The surface footprint of Vaughan Metropolitan Centre station was small, so as not to swallow up too much land from the surrounding developments. The station is designed for an urban setting, so there is no attached parking lot. Instead, its main entrance exits directly out onto the sidewalk of Highway 7 within easy walking distance of nearby amenities. The station is designed to be an impressive gateway, both for Vaughan and for the subway itself.

The station features a number of green features, including a “cool roof” to reduce heating and air-conditioning costs at the main entrance, a green roof over the electrical substation, and a design that maximizes daylight levels within the station to reduce the use of electric lights. LED lighting further conserves power. The station also reduces the impact on the local water table through efficient plumbing features and green storm water runoff features, and soft landscaping including native and drought-tolerant species. There is also space for bicycle parking.

Artistic Statement

The station’s art design was drafted by Paul Raff Studio to be integrated into the domed ceiling of the main entrance building. The art piece is called “Atmospheric Lens”, and is a “diffusion with some panels having a more reflective surface to provide a visual depth, optical richness, and subtle shifts of reflection with movement”. In the words of the artist, “within the dome is a collection of apertures with sloping sides culminating in a skylight providing views to the sky. The skylights are oriented to the solar plane, which is emphasized with a surrounding field of reflective panels. The sides of these apertures will be coloured and angled to match the summer and winter solstices, and the spring and fall equinoxes. A fourth element is a glowing disk mounted on top of the elevator shaft so it is not directly visible to patrons, but will be reflected occasionally in the surfaces of the dome to provide a point of reference.”

Future Development

Vaughan Metropolitan Centre will act as a gateway to one of the largest commercial and residential developments in the Greater Toronto Area. It is an anchor to end the SPADINA subway. However, the tail tracks provide a launching pad for a potential extension further north to Vaughan Mills Mall. Whether that extension is ever built remains to be seen, as York Region is concentrating on expanding its VIVA network and campaigning for the extension of the YONGE subway to Richmond Hill. In the meantime, as many as 20,000 passengers per day will be passing through this station on the way to and from homes and jobs in the area.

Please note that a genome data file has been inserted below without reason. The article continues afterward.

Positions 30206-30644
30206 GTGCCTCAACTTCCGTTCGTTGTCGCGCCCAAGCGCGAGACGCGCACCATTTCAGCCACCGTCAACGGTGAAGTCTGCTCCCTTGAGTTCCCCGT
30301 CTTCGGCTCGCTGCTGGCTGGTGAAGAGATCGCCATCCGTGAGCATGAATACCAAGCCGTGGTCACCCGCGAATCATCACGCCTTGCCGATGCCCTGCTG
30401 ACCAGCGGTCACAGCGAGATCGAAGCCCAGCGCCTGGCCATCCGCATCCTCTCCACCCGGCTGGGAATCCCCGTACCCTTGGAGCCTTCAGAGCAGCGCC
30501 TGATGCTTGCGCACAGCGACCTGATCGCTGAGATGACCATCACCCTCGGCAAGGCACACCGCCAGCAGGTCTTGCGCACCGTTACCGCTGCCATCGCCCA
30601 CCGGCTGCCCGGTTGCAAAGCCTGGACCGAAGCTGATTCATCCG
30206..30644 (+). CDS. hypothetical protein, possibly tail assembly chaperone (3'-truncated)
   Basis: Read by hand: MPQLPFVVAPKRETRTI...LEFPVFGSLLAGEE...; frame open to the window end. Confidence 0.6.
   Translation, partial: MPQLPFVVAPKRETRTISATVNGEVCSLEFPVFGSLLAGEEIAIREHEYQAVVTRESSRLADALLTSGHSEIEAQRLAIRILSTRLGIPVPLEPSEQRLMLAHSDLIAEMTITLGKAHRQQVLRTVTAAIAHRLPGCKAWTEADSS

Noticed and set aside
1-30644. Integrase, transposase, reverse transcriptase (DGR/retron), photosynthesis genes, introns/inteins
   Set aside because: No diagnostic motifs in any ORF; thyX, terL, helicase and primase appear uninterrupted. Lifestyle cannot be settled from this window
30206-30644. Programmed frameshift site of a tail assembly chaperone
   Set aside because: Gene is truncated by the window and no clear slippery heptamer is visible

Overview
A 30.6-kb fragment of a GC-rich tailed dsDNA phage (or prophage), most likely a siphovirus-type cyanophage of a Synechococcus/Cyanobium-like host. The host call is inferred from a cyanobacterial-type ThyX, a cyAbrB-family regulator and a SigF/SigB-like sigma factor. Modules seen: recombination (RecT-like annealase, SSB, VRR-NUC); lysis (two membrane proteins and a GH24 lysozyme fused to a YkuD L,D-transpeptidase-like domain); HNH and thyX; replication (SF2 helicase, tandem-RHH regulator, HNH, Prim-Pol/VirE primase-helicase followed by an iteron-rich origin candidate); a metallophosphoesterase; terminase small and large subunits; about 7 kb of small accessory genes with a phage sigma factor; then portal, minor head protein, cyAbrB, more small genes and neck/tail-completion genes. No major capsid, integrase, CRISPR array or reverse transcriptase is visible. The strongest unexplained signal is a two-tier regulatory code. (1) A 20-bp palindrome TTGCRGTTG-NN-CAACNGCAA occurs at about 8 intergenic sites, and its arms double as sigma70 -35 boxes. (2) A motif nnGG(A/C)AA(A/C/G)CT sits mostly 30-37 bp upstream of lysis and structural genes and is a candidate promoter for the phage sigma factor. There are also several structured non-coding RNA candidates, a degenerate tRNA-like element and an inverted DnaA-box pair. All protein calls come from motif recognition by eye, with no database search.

Service Notes (as of December 17, 2017):

  • Off-site Resources:
  • Address: 3150 Highway 7.
  • Opening: December 17, 2017
  • Average Weekday Ridership: 14,790 (2018)
  • Hours of Operation:
    First Train to Union/Finch: 5:51 a.m. weekdays, 5:50 a.m. Saturdays/holidays, 7:50 a.m. Sundays.
    Last Train to Union/Finch: 1:04 a.m. weekdays, 1:05 a.m. weekends/holidays.
  • Entrances: 3
    • Main entrance (fully accessible), located in a plaza north of Highway 7, west of Millway Avenue, offering stairs, escalator and elevator access to a mezzanine level and subway platforms.
    • Rapidway entrance (fully accessible), located in the median of Highway 7 west of Millway Avenue, offering direct connections to VIVA buses, with stairs and elevator access to a mezzanine level and subway platforms.
    • Bus terminal entrance (fully accessible), located west of Millway Avenue north of the SmartReit Development, with stairs and elevator access to a mezzanine level and subway platforms.
  • Wheelchair Accessible Since: On Opening
  • Elevators (Maintenance Alerts):
    • Street to Concourse
    • Concourse to Subway Platform
    • Concourse to VIVA Station eastbound platform (YRT maintained)
    • Concourse to VIVA Station westbound platform (YRT maintained)
  • Escalators (Maintenance Alerts):
    • Platform to Concourse (4, pairs in each direction)
    • Concourse to main entrance (2, in pair)
    • Concourse to VIVA Station eastbound platform (YRT maintained)
    • Concourse to VIVA Station westbound platform (YRT maintained)
  • Parking: None
  • Washrooms: Accessible washrooms available
  • One centre platform

TTC Surface Route Connections:

  • None

Regional Transit Connections

  • Brampton Zum
  • York Region Transit

Document Archive

Vaughan Metropolitan Centre Station Image Archive